My sister is a martyr. That is what she tells me when I sit her down and ask her to eat, a bowl of cereal shiny and full in front of her. An intervention of sorts I stage because my sister is growing thin while the days are getting longer and warmer, and she is not interested in anything but walking in circles. I want her to nourish. I want her to step back into her frail body instead of haunting it. Fruit flies halo the apples I buy that she does not eat. So much waste in this temporary home we share, the bread board cradling stale carbohydrates, the fridge smelling of muted rot. I buy her foods we used to eat as children: sour candy with four colors striping its long ribbon of sugar, Kraft macaroni and cheese with the pasta shaped like cartoon characters. Things that don’t expire, things that might make her nostalgic enough to be hungry. All sitting dormant and technicolor next to beans and canned soup and rolls and rolls of toilet paper in the pantry.
Tell me what you’re doing. I want to understand. My eyes are big and dumb and pleading when I ask her.
So she explains it to me. It is not so much beauty she is seeking as it is absolution. Her fingers are bruised at the knuckles, the violent white of bone betraying her degrading skin. It is the same idea as bloodletting, she tells me. Or Christ. I am going to absolve us of this. Just give me time.
Skinny, she tries to convince me, is our savior. My sister believes the fat cells clinging to her skin are killing people and once she can rid herself of them (or shrink them; she can only really shrink them) the universe will be put back into balance, and the sky will grow beautifully muddy with the soot of airplanes, and things will be as they were.
People are dying, she tells me, and pushes the bowl of food away in disgust.
I feel swollen with helplessness. I want to give my sister her body back. I have dreams about being her mother and giving birth to my sister in a bathtub. It’s fall in the dreams, dead leaves sweeping at the clawfoot tub. I am so sure of the beauty emerging from me. But something coils in my stomach, and it’s me, it’s my body consuming her, greedy, gluttonous, selfish. Instead of bursting into the world dense and red and alive, my sister falls out of me, drowns in the water, a stillborn. In my dreams, I carry her body in my useless grief, bring her to an apple tree ripening in ignorance of the other plants evaporating morbid and thin for winter, and I wail at the orchard with its blossom and fruit and futility in the presence of her.
My sister does not have her period. The internet tells me she might not ever get it again. If a woman with anorexia is able to conceive after recovering her period, she still faces a high risk of miscarriage or of having an underweight baby. My stomach churns.
I drive to the grocery store and buy food for the old people, painstakingly wipe down each cranberry juice carton and dried apricot bag with germ-obliterating wipes, drop paper bags off on their porches in the evenings. I love their cute, wrinkled faces, mouthing thank you from their doors, though most nights I feel like I am lying to them, nourishing their bodies, that same fragile instrument that locks them inside.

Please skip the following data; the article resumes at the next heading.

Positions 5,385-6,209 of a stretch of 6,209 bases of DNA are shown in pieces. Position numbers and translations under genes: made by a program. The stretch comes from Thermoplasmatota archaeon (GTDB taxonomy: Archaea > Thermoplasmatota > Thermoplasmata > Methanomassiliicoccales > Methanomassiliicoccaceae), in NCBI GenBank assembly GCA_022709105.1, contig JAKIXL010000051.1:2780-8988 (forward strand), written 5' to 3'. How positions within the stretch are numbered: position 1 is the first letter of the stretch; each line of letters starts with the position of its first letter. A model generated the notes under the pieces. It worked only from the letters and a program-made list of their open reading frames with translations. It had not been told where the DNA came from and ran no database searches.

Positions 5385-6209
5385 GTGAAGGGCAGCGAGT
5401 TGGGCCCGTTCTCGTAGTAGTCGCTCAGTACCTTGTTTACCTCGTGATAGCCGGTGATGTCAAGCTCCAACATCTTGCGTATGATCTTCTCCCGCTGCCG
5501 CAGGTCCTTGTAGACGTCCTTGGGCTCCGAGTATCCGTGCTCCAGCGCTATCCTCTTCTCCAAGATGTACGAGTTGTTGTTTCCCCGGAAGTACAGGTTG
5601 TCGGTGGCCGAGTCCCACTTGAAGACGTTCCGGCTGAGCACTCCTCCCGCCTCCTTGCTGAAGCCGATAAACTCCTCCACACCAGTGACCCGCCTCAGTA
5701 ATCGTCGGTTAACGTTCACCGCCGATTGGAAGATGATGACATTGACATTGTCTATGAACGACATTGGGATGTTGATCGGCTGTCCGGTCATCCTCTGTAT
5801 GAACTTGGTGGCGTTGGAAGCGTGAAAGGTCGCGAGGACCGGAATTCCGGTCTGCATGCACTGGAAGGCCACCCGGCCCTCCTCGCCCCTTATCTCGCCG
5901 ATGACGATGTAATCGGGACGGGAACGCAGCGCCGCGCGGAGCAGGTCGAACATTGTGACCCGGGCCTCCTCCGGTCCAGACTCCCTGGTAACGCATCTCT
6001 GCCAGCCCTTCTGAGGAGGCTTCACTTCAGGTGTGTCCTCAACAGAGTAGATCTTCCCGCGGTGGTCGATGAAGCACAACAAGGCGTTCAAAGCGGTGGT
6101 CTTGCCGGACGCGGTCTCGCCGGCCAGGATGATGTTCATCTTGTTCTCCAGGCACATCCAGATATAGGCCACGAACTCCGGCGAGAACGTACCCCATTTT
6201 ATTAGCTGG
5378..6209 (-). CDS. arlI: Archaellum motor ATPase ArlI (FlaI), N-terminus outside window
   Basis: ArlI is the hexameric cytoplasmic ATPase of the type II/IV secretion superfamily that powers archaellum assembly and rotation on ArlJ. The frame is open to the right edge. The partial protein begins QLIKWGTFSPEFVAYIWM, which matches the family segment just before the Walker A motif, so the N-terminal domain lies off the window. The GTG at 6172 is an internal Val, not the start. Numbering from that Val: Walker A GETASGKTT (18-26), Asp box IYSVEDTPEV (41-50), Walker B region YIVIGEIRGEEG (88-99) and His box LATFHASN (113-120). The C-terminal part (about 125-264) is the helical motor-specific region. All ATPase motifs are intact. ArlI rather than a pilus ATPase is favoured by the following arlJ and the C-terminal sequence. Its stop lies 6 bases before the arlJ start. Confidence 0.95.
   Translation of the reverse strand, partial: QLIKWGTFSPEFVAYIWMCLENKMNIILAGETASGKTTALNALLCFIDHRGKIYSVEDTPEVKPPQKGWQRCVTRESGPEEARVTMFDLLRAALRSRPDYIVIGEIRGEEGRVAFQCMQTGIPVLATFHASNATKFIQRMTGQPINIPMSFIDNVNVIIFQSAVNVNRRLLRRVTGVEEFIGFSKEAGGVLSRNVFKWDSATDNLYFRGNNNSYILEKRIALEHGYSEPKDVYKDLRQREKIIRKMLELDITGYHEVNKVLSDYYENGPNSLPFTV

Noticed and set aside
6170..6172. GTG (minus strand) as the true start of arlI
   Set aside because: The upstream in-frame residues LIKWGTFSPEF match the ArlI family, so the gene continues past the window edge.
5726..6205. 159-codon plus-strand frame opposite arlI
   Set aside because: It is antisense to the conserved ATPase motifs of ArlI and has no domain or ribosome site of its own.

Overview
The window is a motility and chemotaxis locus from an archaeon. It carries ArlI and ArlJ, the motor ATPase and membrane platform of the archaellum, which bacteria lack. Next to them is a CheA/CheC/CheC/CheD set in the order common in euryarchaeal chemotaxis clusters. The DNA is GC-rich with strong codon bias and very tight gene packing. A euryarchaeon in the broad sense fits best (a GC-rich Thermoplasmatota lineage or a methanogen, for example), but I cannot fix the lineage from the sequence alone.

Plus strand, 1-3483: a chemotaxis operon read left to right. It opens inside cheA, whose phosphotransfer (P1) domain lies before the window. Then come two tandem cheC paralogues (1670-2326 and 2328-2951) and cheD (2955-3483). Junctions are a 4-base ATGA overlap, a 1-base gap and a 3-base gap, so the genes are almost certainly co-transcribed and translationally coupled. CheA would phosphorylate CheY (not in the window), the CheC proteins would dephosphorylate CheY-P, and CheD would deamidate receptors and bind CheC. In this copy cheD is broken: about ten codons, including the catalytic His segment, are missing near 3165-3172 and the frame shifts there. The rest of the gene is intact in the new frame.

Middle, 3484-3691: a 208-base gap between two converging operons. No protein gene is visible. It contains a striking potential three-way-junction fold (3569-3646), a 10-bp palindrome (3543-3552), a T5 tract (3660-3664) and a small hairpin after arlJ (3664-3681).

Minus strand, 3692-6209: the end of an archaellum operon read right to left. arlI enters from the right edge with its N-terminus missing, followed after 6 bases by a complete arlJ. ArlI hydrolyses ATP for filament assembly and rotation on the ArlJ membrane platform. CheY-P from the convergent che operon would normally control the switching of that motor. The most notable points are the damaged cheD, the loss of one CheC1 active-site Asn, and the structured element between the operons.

Fourteen years old and my sister is rubbing poison oak onto her body.
There was a king in the Middle Ages who wore a scratchy ring of fur around his wrist to constantly remind him of God and fear Him. Did you know that?
No, I didn’t, I tell her.
I wonder if this all is from indoctrination of the private-Catholic-school variety, with its textbooks where the ‘h’ in ‘He’ is capitalized and its uniform skirts that only go up to a size large. I wonder if there is a way I can curb all the history and nonsense and vulgar quarantine-productivity-motivation that seeps into my sister’s water-lined skull and tell her hunger is like bravery. She adjusts the Fitbit on her wrist like it is ritual, something sacred made of plastic and metal that tells her the time and exactly how many active minutes she has spent today. My sister thinks she is a sacrificial lamb. She is going to save us with her thinness. She says I should thank her. The sky is still quiet, blue and empty, the shade of no airplanes and no people, when she goes out for another lap around the block.
This quarantine I go on a walk, too, to follow my sister. I hug the sidewalk and stay the prescribed number of feet away when a man walks towards me. A cloth mask obscures his jaw, but I assume he smiles, so I smile back.
I see a coyote on the walk, wounded. Red seam where flesh meets fur, thick tongue of an animal trying to soothe it. At first, I think it is a dog, but I soon correct myself—look how gamey and strange the sharp ledges of his ribcage pulling into his hind legs are. Everyone in this neighborhood is too rich to let their dog grow so scarce. I have the impulse to help it, to give it water. To give it food.
The sidewalk falls away to thick green, pushes pavement aside for lush gnarls. Soon the path is just flattened leaves, dead grass submissive under heel, the trail becoming the footsteps of a fourteen-year-old banishing her body during the apocalypse.
A body I cannot save. A body I walk after anyways.
is a Barnard College student from the upper half of California. She is a 2020 YoungArts Finalist and a Scholastic Art & Writing American Voices Medal recipient. Her work appears in 4×4 Magazine, Canvas Literary Journal, Quarto Magazine, and elsewhere. She loves lakes but is scared of the ocean.
ART: Floral Dress by Kelsey Howard
KELSEY HOWARD resides in Wilmington, N.C. where she works as a full time registered nurse and paints every moment she can. Her work focuses on using bright colors while playing with light and shadow and fun accessories. She loves painting faces and creating wild colorful women who are imperfect but beautiful. They inspire her to be brave and not worry about being perfect.